A More Secure Trust

It was written a long, long time ago: "Some trust in chariots and some in horses, but we trust in the name of the LORD our God..." (Psalm 20:7-8).

And today, just as centuries ago, some trust in that which is seen, putting their hope merely in the physical -- the stock market, jobs, health, humanity...  But we who know the LORD, trust in Him who is unseen, the ever-faithful one, our Help in this present age, our only Hope for our eternal future.

We are living in tumultuous times today, no denying. Natural disasters, economic failures, wars, rumors of wars, famines, earthquakes, and the like, seem to be on the rise. Some may ask, when troubles, dangers, and setbacks arise, "Oh, where is God in all this?" Or, as Job's wife confronted her husband when they lost everything (the Bible tells us), "Are you still holding on to your integrity? Curse God and die!" (Job 2:9).

To her, Job replied, "You are talking like a foolish woman. Shall we accept good things from God, and not trouble?" (Job 2:10).

As Job reflected on his loss, he realized, "The LORD gave and the LORD has taken away. Blessed be the name of the LORD" (Job 1:21).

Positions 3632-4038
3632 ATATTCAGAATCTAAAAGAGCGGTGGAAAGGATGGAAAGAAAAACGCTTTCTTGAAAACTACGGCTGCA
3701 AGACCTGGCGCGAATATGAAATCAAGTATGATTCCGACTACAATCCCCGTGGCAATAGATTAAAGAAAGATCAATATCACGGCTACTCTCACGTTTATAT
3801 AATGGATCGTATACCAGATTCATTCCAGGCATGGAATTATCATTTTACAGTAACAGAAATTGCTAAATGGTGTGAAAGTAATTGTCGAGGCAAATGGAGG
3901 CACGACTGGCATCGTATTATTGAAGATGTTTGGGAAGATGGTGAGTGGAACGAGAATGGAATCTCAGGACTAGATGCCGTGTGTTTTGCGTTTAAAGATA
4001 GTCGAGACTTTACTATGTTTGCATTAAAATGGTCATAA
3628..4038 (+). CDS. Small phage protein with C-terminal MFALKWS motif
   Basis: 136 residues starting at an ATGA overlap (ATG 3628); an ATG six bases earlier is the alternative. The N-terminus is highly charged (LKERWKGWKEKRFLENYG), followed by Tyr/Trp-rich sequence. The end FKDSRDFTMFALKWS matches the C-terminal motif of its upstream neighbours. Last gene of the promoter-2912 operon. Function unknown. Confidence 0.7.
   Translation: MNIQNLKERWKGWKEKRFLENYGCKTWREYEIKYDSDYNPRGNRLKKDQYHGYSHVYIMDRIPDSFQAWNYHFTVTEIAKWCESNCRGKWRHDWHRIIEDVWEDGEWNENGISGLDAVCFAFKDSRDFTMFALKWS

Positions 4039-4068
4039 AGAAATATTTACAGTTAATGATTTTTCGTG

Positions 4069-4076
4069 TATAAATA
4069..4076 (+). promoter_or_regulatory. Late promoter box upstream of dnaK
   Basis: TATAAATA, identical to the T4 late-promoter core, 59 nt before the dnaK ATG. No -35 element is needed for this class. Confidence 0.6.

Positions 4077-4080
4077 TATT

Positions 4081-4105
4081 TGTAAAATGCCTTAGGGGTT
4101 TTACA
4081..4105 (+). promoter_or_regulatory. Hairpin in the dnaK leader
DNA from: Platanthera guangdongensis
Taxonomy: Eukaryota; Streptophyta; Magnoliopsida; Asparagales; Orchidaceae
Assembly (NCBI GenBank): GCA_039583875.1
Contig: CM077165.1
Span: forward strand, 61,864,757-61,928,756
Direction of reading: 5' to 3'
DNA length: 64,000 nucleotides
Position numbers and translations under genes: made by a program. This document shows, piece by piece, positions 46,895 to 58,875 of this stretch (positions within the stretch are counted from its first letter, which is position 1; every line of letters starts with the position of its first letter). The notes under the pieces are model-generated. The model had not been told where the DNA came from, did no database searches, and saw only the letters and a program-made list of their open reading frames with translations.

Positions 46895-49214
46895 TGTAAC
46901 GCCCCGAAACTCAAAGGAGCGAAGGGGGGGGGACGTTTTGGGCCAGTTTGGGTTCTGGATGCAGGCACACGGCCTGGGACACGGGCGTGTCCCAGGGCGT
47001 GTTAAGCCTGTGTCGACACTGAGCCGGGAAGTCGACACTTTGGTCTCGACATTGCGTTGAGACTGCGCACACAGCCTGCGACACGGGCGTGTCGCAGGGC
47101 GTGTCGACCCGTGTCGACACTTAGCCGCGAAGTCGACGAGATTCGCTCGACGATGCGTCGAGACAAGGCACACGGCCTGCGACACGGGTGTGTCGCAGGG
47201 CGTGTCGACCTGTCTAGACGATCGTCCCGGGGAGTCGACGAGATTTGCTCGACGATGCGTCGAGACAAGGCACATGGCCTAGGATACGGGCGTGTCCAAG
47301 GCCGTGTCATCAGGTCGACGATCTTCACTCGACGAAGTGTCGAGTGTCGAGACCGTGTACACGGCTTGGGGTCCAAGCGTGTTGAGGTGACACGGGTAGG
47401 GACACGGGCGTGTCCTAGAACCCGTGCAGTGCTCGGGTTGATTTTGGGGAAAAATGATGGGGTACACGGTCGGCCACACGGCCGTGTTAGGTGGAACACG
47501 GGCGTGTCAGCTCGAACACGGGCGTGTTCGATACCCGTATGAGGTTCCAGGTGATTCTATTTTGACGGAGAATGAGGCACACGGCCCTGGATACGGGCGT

In threatening times, and times of disaster, when the bottom seems to have dropped out of everything, some will believe God is far away. But He is where He always has been: on His throne and still in charge of it all. Reigning in the lives of believers, He cares for our every need. Our task in this time is simply to trust and obey, to be ready to go where He wants to send us to declare His glory among the 'nations'. (See 1 Peter 2:9.)

He has a "better idea" for our lives and the 'nations' than what we can ever dream up for ourselves -- a better idea, a better purpose. In Him, we have a more secure trust. We need not live in fear of crashing stock markets, natural disasters, or even "global warming". He cares for us all ever so lovingly and sufficiently, and in Him we have a peace that the world cannot take away.



Looking back a couple of centuries, we see a person, George Muller, 
who realized his more secure trust. Born in the kingdom of Prussia in 1805, this man, known to us as a man of faith and of prayer, in his youth strayed deeply into sin before Christ rescued him. Almost every form of sin characterized his youthful lifestyle.